01 November 2008
"I do believe in spooks"
I might have had my say on this holiday yesterday, but I was just bursting with amazement at the strangeness on display Thursday on CNBC.
The 19th century German logician, Christoph von Sigwart (1830 - 1894), didn't believe in the Lion's affirmation. Well ... presumably he had never walked through that particular forest. Still, let us record that he wrote: "No amount of failure in the attempt to subject the world of sensible experience to a thorough-going system of conceptions, and to bring all happenings back to cases of immutably valid law, is able to shake our faith in the rightness of our principles. We hold fast to our demand that even the greatest apparent confusion must sooner or later solve itself in transparent formulas."
The "we" in the second of those sentences is the western post-Renaissance scientific spirit, inclined to put facts into tables and draw conclusions, then impute those conclusions to God or (what is the same) the nature of things.
As Dostoyevsky knew, as his "underground man" expressed with eloquence at about the time that Sigwart was writing those words, there is also that within "us" that rebels against the "transparent formulas" in which "we" have such faith. So let the thorough-going system of conceptions have the other 364 days of the year. This one is given over to defiance, to sensible experiences that aren't so sensible, and aren't interested in "solving themselves." To flights on broomsticks and knocks on the door though nobody is there.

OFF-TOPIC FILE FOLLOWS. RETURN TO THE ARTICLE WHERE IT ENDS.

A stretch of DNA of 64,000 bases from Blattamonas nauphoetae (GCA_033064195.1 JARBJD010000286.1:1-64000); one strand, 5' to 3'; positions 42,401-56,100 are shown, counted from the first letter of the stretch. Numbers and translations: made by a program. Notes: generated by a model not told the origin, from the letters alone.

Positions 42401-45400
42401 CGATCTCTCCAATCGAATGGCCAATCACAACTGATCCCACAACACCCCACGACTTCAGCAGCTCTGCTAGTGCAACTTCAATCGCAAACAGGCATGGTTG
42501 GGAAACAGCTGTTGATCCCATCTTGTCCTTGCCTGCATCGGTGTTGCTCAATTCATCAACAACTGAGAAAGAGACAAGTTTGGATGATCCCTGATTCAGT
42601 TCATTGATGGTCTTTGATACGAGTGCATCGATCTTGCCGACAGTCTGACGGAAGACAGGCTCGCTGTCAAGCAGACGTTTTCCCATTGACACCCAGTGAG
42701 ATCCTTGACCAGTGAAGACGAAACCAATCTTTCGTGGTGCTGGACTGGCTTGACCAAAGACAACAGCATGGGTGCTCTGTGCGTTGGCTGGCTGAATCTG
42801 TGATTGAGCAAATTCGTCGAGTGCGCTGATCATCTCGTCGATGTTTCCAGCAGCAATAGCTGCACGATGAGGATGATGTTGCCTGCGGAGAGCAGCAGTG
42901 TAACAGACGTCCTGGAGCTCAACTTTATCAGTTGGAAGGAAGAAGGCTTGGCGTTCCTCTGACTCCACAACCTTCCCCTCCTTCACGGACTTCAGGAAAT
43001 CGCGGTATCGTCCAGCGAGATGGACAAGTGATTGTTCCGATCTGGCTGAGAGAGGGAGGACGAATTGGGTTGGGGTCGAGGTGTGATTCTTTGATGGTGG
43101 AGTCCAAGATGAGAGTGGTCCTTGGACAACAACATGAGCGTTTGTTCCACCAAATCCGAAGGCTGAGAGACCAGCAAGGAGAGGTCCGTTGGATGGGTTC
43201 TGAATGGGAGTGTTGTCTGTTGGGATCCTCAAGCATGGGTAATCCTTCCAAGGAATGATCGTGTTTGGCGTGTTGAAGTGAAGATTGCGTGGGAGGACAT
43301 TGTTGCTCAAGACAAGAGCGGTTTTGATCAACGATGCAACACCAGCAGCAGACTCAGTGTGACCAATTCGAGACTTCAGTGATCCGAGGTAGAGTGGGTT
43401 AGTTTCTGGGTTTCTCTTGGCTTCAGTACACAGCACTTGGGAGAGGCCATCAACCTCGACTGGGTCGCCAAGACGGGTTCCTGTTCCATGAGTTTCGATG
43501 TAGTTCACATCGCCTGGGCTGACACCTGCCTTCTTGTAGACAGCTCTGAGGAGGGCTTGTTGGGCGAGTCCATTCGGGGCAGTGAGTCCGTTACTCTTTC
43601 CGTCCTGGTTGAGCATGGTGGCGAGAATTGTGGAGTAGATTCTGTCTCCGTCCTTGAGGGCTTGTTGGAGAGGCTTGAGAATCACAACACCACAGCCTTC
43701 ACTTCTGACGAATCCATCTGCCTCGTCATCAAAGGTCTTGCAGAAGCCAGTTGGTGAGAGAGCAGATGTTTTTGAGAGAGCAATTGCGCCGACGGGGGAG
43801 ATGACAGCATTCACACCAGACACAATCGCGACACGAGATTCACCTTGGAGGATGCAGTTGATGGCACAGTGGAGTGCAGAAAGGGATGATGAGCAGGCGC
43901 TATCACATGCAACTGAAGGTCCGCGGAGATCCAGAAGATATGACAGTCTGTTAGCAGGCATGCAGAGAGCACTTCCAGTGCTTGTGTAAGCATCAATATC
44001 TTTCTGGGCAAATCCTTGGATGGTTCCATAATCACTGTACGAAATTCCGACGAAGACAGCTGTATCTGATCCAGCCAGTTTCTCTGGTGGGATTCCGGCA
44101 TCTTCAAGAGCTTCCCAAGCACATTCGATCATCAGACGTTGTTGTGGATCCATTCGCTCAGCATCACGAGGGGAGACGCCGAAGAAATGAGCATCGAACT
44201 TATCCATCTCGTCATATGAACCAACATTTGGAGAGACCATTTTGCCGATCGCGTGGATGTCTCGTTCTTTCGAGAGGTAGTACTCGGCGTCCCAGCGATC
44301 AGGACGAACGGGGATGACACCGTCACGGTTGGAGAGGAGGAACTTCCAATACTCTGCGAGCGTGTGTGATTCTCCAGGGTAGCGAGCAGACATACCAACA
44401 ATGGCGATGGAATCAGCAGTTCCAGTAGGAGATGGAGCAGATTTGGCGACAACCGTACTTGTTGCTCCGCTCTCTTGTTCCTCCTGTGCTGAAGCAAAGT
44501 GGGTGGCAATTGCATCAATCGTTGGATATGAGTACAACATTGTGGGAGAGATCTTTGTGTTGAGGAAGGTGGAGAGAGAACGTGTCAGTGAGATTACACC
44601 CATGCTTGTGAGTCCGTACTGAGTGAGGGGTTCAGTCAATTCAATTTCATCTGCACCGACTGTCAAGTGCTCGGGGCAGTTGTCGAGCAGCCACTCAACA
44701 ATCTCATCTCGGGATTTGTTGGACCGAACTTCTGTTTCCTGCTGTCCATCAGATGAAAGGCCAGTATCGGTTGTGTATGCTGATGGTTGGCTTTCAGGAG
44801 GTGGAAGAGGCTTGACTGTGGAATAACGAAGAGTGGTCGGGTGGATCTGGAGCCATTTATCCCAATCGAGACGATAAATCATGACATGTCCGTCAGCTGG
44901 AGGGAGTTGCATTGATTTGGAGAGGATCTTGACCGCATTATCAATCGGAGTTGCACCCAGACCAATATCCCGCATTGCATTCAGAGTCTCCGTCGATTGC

To the unenlightened belief in spooks.
Knowledge is warranted belief -- it is the body of belief that we build up because, while living in this world, we've developed good reasons for believing it. What we know, then, is what works -- and it is, necessarily, what has worked for us, each of us individually, as a first approximation. For my other blog, on the struggles for control in the corporate suites, see www.proxypartisans.blogspot.com.